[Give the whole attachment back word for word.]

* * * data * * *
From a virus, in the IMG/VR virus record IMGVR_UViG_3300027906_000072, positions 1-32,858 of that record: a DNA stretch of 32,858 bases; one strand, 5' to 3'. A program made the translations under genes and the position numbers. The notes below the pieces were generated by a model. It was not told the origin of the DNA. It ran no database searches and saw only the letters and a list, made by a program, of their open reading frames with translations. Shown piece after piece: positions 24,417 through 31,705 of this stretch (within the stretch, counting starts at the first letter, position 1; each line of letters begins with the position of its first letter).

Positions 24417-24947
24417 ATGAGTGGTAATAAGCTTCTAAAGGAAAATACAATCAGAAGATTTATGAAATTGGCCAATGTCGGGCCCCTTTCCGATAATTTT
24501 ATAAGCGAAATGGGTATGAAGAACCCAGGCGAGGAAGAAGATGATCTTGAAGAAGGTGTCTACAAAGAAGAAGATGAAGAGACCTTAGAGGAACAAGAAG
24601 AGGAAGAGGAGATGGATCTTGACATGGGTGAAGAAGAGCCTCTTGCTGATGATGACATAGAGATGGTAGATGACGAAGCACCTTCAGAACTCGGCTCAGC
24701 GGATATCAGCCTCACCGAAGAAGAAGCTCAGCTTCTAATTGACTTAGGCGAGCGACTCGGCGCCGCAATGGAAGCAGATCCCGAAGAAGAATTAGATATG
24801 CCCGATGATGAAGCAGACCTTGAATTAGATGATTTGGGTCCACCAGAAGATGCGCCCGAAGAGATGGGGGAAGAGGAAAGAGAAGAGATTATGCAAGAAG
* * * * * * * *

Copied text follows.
From a virus, in the IMG/VR virus record IMGVR_UViG_3300027906_000072, positions 1-32,858 of that record: a DNA stretch of 32,858 bases; one strand, 5' to 3'. A program made the translations under genes and the position numbers. The notes below the pieces were generated by a model. It was not told the origin of the DNA. It ran no database searches and saw only the letters and a list, made by a program, of their open reading frames with translations. Shown piece after piece: positions 24,417 through 31,705 of this stretch (within the stretch, counting starts at the first letter, position 1; each line of letters begins with the position of its first letter).

Positions 24417-24947
24417 ATGAGTGGTAATAAGCTTCTAAAGGAAAATACAATCAGAAGATTTATGAAATTGGCCAATGTCGGGCCCCTTTCCGATAATTTT
24501 ATAAGCGAAATGGGTATGAAGAACCCAGGCGAGGAAGAAGATGATCTTGAAGAAGGTGTCTACAAAGAAGAAGATGAAGAGACCTTAGAGGAACAAGAAG
24601 AGGAAGAGGAGATGGATCTTGACATGGGTGAAGAAGAGCCTCTTGCTGATGATGACATAGAGATGGTAGATGACGAAGCACCTTCAGAACTCGGCTCAGC
24701 GGATATCAGCCTCACCGAAGAAGAAGCTCAGCTTCTAATTGACTTAGGCGAGCGACTCGGCGCCGCAATGGAAGCAGATCCCGAAGAAGAATTAGATATG
24801 CCCGATGATGAAGCAGACCTTGAATTAGATGATTTGGGTCCACCAGAAGATGCGCCCGAAGAGATGGGGGAAGAGGAAAGAGAAGAGATTATGCAAGAAG